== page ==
First Aid For Burns
Fire Safety is an important issue that everyone needs to be aware of. At the Service, we regularly discuss fire safety with the children and carry out physical activities such as our Emergency Evacuation Drill to make Educators and children comfortable and confident on how to respond in an emergency. Follow the link for the information sheet that discusses ways to make your home safe.
With additional risk around the home this time of year, below is directions on how to treat burns.
First aid for burns
If you’re not sure how severe a burn is, contact a doctor, hospital or medical Centre immediately.
Otherwise, take the following first aid steps:
Make sure the area is safe, and that there’s no further risk of injury. Take the child to a safe place if possible.
Take off the child’s clothing immediately, but only if it’s not stuck to the skin. Remove any watches or jewellery the child is wearing, but only if you can do it without causing any more pain or injury.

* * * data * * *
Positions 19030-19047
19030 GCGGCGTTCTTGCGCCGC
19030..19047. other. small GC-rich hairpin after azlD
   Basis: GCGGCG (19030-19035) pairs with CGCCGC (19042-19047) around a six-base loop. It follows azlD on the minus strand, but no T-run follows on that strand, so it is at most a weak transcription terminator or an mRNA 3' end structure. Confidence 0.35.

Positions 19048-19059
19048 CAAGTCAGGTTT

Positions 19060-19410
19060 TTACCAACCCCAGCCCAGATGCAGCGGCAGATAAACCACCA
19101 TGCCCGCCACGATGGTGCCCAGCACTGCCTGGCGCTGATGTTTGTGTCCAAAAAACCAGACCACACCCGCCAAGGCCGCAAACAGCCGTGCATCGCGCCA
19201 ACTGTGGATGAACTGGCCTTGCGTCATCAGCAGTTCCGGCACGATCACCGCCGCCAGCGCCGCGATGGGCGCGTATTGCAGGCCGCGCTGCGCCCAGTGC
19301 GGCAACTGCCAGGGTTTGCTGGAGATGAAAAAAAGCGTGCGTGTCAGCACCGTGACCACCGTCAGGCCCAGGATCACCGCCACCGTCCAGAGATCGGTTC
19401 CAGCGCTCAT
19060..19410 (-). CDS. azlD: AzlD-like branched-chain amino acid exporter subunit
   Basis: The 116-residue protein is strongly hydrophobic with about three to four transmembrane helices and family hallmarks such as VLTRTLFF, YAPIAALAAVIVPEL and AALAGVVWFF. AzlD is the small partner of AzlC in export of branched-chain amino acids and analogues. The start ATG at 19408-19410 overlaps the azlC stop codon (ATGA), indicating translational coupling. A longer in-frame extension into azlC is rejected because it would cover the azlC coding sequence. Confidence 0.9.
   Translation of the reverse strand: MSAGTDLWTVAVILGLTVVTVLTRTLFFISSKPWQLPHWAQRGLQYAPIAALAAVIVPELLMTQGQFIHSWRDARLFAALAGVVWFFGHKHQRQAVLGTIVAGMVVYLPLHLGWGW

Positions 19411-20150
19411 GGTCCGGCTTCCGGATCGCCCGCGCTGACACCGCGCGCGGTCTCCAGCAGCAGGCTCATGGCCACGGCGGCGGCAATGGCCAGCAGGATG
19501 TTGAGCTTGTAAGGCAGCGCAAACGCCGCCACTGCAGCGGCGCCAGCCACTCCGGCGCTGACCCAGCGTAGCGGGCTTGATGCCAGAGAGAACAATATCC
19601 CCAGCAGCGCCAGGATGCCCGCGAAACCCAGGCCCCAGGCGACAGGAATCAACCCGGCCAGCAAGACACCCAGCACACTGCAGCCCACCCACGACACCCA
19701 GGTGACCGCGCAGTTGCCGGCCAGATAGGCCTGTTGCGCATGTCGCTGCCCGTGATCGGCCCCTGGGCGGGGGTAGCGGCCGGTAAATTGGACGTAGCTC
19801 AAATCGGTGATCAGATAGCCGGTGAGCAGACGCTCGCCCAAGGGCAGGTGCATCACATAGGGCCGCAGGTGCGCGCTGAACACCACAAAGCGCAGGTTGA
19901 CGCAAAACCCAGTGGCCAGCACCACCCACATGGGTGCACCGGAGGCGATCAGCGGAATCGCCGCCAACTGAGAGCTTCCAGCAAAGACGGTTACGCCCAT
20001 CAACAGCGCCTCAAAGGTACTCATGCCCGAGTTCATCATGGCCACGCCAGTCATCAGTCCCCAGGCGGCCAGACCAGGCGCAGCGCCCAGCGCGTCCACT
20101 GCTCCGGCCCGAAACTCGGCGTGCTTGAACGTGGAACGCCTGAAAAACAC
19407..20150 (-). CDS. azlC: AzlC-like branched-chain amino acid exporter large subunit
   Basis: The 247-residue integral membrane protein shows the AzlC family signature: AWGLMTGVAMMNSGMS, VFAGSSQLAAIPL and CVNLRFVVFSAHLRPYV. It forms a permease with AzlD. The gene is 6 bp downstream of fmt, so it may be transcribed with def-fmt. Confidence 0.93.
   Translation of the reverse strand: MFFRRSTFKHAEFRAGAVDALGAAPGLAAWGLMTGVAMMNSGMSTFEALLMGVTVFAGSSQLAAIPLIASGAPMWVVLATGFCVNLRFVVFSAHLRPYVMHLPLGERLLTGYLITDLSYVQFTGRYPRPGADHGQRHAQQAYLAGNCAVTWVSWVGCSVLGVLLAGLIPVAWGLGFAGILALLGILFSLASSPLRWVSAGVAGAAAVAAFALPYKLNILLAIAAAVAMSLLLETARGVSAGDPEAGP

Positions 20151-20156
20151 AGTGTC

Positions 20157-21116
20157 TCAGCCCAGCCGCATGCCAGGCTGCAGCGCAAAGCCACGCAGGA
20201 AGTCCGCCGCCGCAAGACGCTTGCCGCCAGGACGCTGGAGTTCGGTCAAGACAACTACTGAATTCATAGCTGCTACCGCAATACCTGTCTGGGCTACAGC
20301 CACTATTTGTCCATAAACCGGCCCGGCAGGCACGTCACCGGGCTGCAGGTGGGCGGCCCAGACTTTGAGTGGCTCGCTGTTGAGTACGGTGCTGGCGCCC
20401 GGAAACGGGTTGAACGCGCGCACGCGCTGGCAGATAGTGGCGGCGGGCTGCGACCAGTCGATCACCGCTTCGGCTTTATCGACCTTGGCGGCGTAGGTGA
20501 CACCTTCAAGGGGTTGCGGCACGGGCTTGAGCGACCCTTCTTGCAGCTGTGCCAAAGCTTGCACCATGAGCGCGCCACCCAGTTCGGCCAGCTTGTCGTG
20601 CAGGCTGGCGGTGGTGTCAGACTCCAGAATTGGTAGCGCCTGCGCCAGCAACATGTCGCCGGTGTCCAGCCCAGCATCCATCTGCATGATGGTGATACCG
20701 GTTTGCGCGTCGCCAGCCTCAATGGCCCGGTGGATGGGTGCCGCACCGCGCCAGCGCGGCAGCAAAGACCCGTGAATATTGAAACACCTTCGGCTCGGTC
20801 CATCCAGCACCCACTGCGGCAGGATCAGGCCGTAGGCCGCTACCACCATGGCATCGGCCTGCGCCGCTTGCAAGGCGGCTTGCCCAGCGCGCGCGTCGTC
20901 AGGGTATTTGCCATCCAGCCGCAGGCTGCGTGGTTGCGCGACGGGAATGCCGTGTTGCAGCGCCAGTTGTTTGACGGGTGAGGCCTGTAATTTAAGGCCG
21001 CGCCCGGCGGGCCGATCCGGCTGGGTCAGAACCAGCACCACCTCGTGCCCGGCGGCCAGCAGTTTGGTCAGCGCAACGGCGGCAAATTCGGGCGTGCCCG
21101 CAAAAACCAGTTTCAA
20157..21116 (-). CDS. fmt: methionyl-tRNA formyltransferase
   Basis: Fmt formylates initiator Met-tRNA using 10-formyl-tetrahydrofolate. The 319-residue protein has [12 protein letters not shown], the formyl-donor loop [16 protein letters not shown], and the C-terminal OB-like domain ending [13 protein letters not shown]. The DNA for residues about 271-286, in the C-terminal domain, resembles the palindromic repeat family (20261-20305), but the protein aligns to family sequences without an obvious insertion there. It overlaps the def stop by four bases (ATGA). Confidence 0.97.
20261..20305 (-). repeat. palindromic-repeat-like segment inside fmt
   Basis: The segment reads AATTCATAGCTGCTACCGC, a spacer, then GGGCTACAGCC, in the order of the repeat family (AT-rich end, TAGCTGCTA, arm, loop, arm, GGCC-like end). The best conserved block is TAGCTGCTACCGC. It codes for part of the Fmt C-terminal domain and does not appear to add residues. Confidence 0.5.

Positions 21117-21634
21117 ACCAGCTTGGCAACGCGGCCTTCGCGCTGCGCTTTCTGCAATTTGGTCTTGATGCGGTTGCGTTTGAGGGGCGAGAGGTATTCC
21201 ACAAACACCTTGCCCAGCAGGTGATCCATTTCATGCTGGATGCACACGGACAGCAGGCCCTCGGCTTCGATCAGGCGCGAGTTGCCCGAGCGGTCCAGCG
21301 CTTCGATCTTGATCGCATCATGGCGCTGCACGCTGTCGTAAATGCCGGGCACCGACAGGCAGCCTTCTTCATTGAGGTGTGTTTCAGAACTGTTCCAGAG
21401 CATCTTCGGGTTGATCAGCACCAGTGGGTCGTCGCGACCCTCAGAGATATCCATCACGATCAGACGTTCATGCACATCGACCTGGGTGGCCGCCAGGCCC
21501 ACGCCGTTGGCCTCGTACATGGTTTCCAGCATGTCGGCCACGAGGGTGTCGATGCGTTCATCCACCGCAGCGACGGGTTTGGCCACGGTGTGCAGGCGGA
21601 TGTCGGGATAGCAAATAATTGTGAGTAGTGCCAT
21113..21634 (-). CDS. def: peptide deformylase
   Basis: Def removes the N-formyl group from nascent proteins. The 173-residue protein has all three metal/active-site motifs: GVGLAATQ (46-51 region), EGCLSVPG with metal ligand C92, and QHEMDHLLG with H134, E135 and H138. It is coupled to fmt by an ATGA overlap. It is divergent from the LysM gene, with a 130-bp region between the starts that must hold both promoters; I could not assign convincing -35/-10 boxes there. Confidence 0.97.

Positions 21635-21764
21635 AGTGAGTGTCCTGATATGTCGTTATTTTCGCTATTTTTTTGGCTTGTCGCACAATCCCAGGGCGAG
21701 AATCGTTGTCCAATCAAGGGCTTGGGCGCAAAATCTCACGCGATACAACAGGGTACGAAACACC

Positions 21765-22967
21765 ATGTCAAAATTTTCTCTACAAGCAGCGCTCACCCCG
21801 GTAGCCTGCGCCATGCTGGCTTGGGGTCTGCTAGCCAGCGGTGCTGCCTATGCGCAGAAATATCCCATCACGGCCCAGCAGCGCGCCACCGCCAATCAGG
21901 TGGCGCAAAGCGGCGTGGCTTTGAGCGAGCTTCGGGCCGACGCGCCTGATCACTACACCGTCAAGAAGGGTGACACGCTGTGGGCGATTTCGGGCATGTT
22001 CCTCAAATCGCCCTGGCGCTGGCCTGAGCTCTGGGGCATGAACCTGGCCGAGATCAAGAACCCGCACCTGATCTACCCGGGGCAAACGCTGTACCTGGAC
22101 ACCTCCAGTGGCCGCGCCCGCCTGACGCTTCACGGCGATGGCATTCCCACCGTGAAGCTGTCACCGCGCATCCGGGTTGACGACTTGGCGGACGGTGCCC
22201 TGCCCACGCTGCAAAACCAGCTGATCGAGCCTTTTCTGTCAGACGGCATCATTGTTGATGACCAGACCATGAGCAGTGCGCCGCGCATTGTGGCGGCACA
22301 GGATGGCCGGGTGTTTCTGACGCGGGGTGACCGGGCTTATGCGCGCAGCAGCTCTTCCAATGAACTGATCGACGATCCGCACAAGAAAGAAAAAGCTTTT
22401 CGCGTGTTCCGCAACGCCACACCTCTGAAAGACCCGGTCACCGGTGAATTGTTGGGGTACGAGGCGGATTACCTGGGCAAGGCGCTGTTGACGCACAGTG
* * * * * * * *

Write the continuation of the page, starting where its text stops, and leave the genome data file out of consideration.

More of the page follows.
Treat the burn with water only. Cool the burned area under running water for 20 minutes. This will reduce tissue damage and pain. This is useful for up to three hours after the burn.
Hold the child to provide comfort.
Cover the burn with a loose, light, non-sticky dressing, such as plastic wrap or a clean, wet cloth.
Raise burned limbs.
Call an ambulance if:
The burn is to the face, airway, hands or genitals
The burn is larger than the size of the child’s hand
Definitely go to a doctor, hospital or Medical Centre if:
The burn or scald is the size of a 20-cent piece or larger
The burn is deep, even if the child doesn’t feel any pain
The burn looks raw, angry or blistered
The pain persists or is severe
You’re not sure how bad the burn is
Things not to do with burns:
Don’t peel off any clothing that’s stuck to the burn. Don’t break any blisters.
Don’t apply ice, iced water, lotions, moisturisers, oil, ointments, creams or powders to the burn. These will only need to be removed to treat the burn properly. (Butter or flour can make the damage worse)
If the burn is large, don’t cool it for longer than 20 minutes. This is because hypothermia can happen quickly in children.
Ref: Raising Children Network www.raisingchildren.net.au